Prescription channeling of COX-2 inhibitors and traditional nonselective nonsteroidal anti-inflammatory drugs: a population-based case–control study
Article [Accepted Manuscript]
This pharmacoepidemiologic study was conducted to determine whether risk factors for upper gastrointestinal bleeding influenced the prescription of cyclo-oxygenase (COX)-2 inhibitors and traditional nonselective nonsteroidal anti-inflammatory drugs (NSAIDs) at the time when COX-2 inhibitors were first included in the formulary of reimbursed medications. A population-based case–control study was conducted in which the prevalence of risk factors and the medical histories of patients prescribed COX-2 inhibitors and traditional nonselective NSAIDs were compared. The study population consisted of a random sample of members of the Quebec drug plan (age 18 years or older) who received at least one dispensation of celecoxib (n = 42,422; cases), rofecoxib (n = 25,674; cases), or traditional nonselective NSAIDs (n = 12,418; controls) during the year 2000. All study data were obtained from the Quebec health care databases. Adjusting for income level, Chronic Disease Score, prior use of low-dose acetylsalicylic acid, acetaminophen, antidepressants, benzodiazepines, prescriber specialty, and time period, the following factors were significantly associated with the prescription of COX-2 inhibitors: age 75 years or older (odds ratio [OR] 4.22, 95% confidence interval [CI] 3.95–4.51), age 55–74 years (OR 3.23, 95% CI 3.06–3.40), female sex (OR 1.52, 95% CI 1.45–1.58), prior diagnosis of gastropathy (OR 1.21, 95% CI 1.08–1.36) and prior dispensation of gastroprotective agents (OR 1.57, 95% CI 1.47–1.67). Patients who received a traditional nonselective NSAID recently were more likely to switch to a coxib, especially first-time users (OR 2.17, 95% CI 1.93–2.43). Associations were significantly greater for celecoxib than rofecoxib for age, chronic NSAID use, and last NSAID use between 1 and 3 months before the index date. At the time of introduction of COX-2 inhibitors into the formulary, prescription channeling could confound risk comparisons across products.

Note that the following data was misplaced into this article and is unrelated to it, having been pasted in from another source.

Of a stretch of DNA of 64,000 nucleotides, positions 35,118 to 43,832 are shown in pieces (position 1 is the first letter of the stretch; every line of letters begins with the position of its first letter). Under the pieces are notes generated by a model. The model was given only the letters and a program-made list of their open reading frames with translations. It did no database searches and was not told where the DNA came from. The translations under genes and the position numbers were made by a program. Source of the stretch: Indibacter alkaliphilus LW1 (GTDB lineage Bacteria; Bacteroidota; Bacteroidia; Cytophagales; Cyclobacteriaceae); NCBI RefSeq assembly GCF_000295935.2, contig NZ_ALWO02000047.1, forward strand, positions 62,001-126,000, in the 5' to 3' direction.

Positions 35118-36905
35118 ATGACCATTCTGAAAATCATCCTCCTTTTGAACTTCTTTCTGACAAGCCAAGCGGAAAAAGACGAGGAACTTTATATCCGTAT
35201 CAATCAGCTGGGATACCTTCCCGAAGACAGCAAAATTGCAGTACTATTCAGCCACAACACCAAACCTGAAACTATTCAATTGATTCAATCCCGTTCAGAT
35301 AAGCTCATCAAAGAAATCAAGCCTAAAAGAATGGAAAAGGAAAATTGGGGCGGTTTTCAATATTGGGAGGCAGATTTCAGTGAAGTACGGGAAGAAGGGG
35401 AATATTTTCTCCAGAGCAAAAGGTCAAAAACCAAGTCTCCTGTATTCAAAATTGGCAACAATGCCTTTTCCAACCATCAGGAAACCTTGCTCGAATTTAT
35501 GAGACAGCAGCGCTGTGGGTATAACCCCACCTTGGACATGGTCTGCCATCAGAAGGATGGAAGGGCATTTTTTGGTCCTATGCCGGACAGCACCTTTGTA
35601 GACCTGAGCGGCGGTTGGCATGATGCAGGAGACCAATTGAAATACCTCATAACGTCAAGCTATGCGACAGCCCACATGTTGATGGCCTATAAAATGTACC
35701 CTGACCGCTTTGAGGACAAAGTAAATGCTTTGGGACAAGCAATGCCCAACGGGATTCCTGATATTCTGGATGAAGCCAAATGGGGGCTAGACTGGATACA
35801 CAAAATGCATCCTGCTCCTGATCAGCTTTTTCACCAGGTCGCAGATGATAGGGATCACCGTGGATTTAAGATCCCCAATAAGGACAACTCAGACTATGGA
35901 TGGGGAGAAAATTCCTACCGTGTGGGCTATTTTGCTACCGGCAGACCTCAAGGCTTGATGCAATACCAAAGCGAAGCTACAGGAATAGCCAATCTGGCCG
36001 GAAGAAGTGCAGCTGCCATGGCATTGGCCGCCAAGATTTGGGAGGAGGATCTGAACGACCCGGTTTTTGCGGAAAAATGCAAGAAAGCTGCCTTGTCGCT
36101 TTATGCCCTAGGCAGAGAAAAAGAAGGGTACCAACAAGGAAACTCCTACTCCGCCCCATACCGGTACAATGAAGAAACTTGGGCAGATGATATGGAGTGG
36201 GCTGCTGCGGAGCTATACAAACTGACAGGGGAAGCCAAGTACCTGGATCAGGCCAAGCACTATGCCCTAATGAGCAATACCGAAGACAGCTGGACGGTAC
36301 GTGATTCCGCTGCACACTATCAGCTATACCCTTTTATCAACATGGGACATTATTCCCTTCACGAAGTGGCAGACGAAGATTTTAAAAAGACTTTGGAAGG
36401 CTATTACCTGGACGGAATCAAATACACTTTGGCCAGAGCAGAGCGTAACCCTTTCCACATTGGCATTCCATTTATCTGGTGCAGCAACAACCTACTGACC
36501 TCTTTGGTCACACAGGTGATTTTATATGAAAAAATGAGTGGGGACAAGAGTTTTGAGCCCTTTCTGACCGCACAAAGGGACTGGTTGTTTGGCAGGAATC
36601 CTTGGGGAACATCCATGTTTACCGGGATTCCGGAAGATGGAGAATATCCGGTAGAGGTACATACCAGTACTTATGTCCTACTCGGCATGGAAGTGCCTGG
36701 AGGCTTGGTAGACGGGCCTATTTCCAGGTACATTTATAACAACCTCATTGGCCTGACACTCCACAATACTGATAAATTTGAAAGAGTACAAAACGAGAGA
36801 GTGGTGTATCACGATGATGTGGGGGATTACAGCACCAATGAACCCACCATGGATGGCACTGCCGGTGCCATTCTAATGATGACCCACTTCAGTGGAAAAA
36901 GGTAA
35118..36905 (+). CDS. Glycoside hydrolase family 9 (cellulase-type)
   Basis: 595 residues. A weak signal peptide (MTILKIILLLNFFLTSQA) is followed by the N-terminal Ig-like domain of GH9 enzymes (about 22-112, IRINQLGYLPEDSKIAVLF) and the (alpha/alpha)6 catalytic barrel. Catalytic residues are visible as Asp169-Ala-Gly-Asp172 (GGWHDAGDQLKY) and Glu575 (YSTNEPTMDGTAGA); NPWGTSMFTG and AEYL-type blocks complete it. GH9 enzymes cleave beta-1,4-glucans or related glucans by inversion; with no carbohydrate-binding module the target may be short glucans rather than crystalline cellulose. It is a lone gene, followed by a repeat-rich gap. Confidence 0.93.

Moride, Y., Ducruet, T., Boivin, J.-F., Moore, N., Perreault, S., & Zhao, S. (2005). Prescription channeling of COX-2 inhibitors and traditional nonselective nonsteroidal anti-inflammatory drugs: a population-based case–control study. Arthritis Res Ther, 7(2), R333 - R342.
Note(s)Affiliation: Faculté de pharmacie, Université de Montréal
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